While critical of the way the administration has handled Iraq, Zinni argued that the United States, under both Republican and Democrats, had stumbled in its response to a vastly changed world even before the 11 September 2001 terrorist attacks.
In his own experience, and in his conversations with global aid workers, foreign service officers, journalists and representatives of non-governmental organizations, Zinni realized that the world was becoming more disordered after the end of the Cold War. Forces such as globalization in world trade, porous borders, mass migrations and exploding urbanization in the developing world were helping to produce a new and unstable world environment.
Moreover, Zinni argues, the United State was saddled with bloated, bureaucratic government agencies that failed to anticipate the changing world and were not equipped to deal with it. It is time for a “major and drastic” reassessment of our strategy toward the world, he said, with a restructuring of government to create organizations that integrate knowledge and expertise across disparate agencies.
Although Americans are “reluctant imperialists,” as Zinni put it, the United States should not shirk its international role. “I fear we’re drifting back into this point of taking pride in isolationism,” Zinni said. Yet many of the problems that concern average Americans—terrorism, high gas prices, illicit drugs, bird flu and other emerging diseases, illegal immigration—have their roots in unstable regions of the world, Zinni said, and must be tackled at their source.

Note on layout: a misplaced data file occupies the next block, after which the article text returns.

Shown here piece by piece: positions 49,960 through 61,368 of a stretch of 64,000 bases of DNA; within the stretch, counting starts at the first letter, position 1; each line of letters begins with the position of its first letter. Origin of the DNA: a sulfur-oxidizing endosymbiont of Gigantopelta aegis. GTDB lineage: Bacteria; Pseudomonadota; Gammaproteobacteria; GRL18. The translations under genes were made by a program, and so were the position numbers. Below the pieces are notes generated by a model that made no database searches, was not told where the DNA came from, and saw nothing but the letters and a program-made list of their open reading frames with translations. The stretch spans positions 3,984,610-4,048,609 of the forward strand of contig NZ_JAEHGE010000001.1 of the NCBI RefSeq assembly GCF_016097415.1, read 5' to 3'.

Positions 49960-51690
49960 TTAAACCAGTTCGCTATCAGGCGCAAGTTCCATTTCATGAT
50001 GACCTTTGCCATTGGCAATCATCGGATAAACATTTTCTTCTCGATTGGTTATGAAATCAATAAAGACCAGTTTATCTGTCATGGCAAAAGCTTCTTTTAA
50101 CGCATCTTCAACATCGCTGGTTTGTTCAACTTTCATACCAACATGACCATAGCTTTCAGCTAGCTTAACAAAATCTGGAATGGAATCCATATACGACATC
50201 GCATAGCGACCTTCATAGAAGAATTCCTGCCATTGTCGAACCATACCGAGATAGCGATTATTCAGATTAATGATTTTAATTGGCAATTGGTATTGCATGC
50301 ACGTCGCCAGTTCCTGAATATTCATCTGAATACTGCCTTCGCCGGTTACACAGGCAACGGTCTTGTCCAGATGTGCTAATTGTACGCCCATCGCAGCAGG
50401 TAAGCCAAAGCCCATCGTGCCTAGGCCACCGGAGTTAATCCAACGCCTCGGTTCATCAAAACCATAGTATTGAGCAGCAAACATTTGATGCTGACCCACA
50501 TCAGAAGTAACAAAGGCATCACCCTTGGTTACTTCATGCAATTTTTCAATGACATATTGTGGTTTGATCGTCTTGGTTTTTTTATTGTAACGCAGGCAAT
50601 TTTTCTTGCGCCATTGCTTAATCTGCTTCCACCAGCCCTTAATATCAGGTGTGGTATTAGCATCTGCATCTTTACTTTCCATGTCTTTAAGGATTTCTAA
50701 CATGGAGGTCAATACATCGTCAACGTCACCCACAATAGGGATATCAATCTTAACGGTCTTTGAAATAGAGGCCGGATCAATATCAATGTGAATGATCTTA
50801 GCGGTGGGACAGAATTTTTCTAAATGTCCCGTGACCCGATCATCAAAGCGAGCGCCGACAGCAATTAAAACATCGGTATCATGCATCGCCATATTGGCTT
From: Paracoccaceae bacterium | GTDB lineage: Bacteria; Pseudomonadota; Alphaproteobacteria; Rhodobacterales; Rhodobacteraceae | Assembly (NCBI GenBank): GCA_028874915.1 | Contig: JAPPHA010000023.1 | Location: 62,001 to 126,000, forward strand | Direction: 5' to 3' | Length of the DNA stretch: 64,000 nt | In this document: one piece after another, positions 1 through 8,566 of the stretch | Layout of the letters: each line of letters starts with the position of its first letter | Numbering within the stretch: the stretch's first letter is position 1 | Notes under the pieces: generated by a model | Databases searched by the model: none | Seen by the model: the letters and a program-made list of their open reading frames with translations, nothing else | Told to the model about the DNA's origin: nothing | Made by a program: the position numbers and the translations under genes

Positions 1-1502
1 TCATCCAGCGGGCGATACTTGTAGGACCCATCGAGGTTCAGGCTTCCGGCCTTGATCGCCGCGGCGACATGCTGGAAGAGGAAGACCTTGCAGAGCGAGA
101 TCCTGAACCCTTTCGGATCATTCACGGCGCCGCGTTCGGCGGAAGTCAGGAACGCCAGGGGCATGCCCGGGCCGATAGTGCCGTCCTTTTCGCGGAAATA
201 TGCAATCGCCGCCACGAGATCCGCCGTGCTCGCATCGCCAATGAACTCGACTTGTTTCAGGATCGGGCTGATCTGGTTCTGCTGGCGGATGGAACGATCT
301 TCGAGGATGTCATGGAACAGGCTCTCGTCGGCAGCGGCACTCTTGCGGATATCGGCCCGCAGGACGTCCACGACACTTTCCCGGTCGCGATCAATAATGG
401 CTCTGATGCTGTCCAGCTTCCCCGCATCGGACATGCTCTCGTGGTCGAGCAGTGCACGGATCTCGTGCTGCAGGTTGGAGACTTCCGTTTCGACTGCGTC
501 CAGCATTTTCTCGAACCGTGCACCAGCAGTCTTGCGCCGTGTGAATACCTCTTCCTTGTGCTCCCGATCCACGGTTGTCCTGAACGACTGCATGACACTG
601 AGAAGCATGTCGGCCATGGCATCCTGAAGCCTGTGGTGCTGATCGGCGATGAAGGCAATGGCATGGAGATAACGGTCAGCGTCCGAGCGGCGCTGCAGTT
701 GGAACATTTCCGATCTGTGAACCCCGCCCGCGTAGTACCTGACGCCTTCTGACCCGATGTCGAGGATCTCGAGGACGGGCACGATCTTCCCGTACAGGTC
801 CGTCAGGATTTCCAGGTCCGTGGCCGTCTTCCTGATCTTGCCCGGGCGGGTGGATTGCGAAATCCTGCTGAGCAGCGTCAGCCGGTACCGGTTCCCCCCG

Regarding terrorism, Zinni called it a tactic that exploits the anger of the young and disaffected. Only when the political, economic and social conditions that give rise to that anger are addressed, he said, will terrorism subside. He warned against trying to assess progress against terrorism in Iraq by simply doing body counts of insurgents killed or terror cells disrupted. “I’ve seen that movie,” Zinni said. “It’s called ‘Vietnam.’”
Zinni stressed the need for partnerships and diplomatic cooperation in addressing problems in Iraq and elsewhere. He spoke admiringly of President George H.W. Bush’s patience in building a multi-national coalition prior to the first Gulf War in 1991. The effort by the current Bush administration to broker a diplomatic settlement with Iran over its nuclear program is a welcome development, Zinni said. “I think it’s a good approach.”
Asked what role he saw for young scientists in the Pentagon, Zinni said that many military reformers had pushed for a high-tech fighting force that could exploit the advantages of improved communications, non-lethal weapons and precision-guided bombs and missiles.
But in the mountains of Afghanistan and the neighborhoods of Baghdad, the high-tech military runs up against the reality of “boots-on-the-ground” combat. Zinni and others have cautioned Pentagon officials not to over-emphasize the value of sophisticated weaponry.
“My son, a Marine officer, served in Afghanistan,” Zinni said. When he returned from his tour, Zinni picked him up at the airport, slapped him on the back and asked: What did you learn in Afghanistan? “I learned how to pack a mule,” Zinni’s son responded.
“Technology didn’t offer him that much,” Zinni said, in the pursuit of combatants in the mountains of Afghanistan. “You are going to have this remarkably diverse military,” he said. “At one end, it’s going to be the technology. And at the other end it’s going to be, for lack of a better term, the human skills that are going to be needed, because that’s the kind of world we face out there.”
8 June 2006